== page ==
Links to the 5th Casey Holland mystery, KNOCK KNOCK:
Apple (itunes): http://tinyurl.com/y96xscpv
Kobo: http://tinyurl.com/y6wejnls
Amazon: myBook.to/KnockKnock

The latest attack in a string of violent Vancouver home invasions kills senior Elsie Englehart. Security officer Casey Holland is devastated. She is supposed to be watching over elderly bus riders in an affluent, high-risk area, but she’s let Elsie down. Determined to keep others safe, Casey escorts an elderly man home, but an armed intruder attacks them both. Hospitalized and angry, Casey struggles to regain control of her life, despite interference from family and colleagues—and the postponement of her long-awaited wedding. Yet another home invasion compels Casey to take action, but at what cost to her health and her relationships? In Knock Knock, Debra Purdy Kong’s fifth installment of the Casey Holland series, the risks have never been higher and the consequences more deadly.

Links to the 2nd Evan Dunstan novella, A TOXIC CRAFT:
Kobo: http://tinyurl.com/ycsvuaj5
Amazon: http://getbook.at/AToxicCraft

My review of A Toxic Craft

A fun read set at a craft fair. Evan Dunstan, a security guard, has his hands full. His feisty grandmother is in charge of the craft fair and things aren’t going well. His best bud, Scully, is head over heels in love and his coworker is not being very helpful. Who is sabotaging the fair and why did one vendor pass out in the washroom? Full of interesting characters and lots of action, this book will keep you on your toes. Wait till you hear what some of these seniors get up to. Can Evan find the culprit before it’s too late? Darlene Foster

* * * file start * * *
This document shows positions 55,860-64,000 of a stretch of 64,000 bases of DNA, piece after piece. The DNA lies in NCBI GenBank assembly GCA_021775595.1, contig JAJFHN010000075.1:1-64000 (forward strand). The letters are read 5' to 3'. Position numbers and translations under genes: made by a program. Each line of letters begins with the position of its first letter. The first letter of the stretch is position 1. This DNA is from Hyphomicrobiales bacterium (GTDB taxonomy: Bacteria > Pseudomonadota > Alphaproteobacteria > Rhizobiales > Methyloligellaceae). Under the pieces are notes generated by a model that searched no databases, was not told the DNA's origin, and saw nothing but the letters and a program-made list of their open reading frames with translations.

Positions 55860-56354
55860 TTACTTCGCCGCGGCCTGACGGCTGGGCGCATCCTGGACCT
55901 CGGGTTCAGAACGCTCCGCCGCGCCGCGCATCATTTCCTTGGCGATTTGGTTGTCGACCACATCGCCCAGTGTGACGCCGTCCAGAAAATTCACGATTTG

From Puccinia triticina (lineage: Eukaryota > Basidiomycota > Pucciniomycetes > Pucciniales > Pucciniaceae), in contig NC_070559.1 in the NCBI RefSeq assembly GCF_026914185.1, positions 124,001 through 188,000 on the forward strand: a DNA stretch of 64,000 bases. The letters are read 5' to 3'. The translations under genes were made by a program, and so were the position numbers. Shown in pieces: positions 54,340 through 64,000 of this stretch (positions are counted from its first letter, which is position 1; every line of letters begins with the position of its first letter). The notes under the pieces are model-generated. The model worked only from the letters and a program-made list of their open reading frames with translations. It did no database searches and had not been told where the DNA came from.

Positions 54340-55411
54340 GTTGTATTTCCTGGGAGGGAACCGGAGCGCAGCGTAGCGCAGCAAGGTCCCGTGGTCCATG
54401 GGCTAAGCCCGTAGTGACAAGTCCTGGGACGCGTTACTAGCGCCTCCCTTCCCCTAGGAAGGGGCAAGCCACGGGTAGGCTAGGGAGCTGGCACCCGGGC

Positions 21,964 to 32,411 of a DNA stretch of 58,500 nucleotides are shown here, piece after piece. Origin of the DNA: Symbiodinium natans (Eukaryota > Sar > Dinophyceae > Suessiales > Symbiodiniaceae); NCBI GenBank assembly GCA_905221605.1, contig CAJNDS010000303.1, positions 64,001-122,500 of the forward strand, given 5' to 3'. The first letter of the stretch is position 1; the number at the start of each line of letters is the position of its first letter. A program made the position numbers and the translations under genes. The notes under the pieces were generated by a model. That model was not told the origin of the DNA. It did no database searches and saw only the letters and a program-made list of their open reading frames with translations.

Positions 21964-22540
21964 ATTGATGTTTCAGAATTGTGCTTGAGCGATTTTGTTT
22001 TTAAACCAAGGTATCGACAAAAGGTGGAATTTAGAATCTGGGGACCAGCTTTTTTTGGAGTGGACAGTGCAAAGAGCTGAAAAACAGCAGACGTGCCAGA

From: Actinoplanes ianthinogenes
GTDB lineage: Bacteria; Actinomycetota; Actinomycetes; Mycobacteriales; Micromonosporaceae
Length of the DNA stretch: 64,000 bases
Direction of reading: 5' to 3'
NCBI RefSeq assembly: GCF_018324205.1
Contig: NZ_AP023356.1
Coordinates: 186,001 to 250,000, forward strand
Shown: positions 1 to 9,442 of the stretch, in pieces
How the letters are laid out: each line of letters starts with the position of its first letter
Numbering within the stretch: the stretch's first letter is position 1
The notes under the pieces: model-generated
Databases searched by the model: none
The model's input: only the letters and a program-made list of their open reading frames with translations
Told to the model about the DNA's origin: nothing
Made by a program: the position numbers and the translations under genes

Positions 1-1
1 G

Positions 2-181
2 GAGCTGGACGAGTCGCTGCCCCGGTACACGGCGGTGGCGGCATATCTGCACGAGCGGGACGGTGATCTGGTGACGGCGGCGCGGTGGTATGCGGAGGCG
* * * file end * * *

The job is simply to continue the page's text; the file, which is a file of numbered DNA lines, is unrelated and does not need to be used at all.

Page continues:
More information about Debra and her books at www.debrapurdykong.com

Debra’s blog  https://debrapurdykong.wordpress.com/

Twitter: https://twitter.com/DebraPurdyKong 

Facebook: www.facebook.com/debra.purdykong

I had the pleasure of being interviewed on Aurora’s blog. Check it out and read about my messy mind map.

Writer's Treasure Chest

Welcome back!

You were a guest on ‘Writer’s Treasure Chest’ before, where we learned about writing in your life and your projects.

Let’s see what you can tell us today:

1. Are you still writing in the same genre as you did before, and if not, why did you switch – or would you ever think to change genres?

I am still writing travel adventure stories for middle grade readers and probably will for some time. I enjoy writing for this age group. Tweens are no longer little kids and not yet young adults. They are just discovering life outside their comfort zone and are eager to learn more. I like to think my books will broaden their horizons and spark an interest in traveling.

I have, however, written short stories – memoirs, about growing up on the Canadian prairies, and plan to publish them in a collection soon. It´s…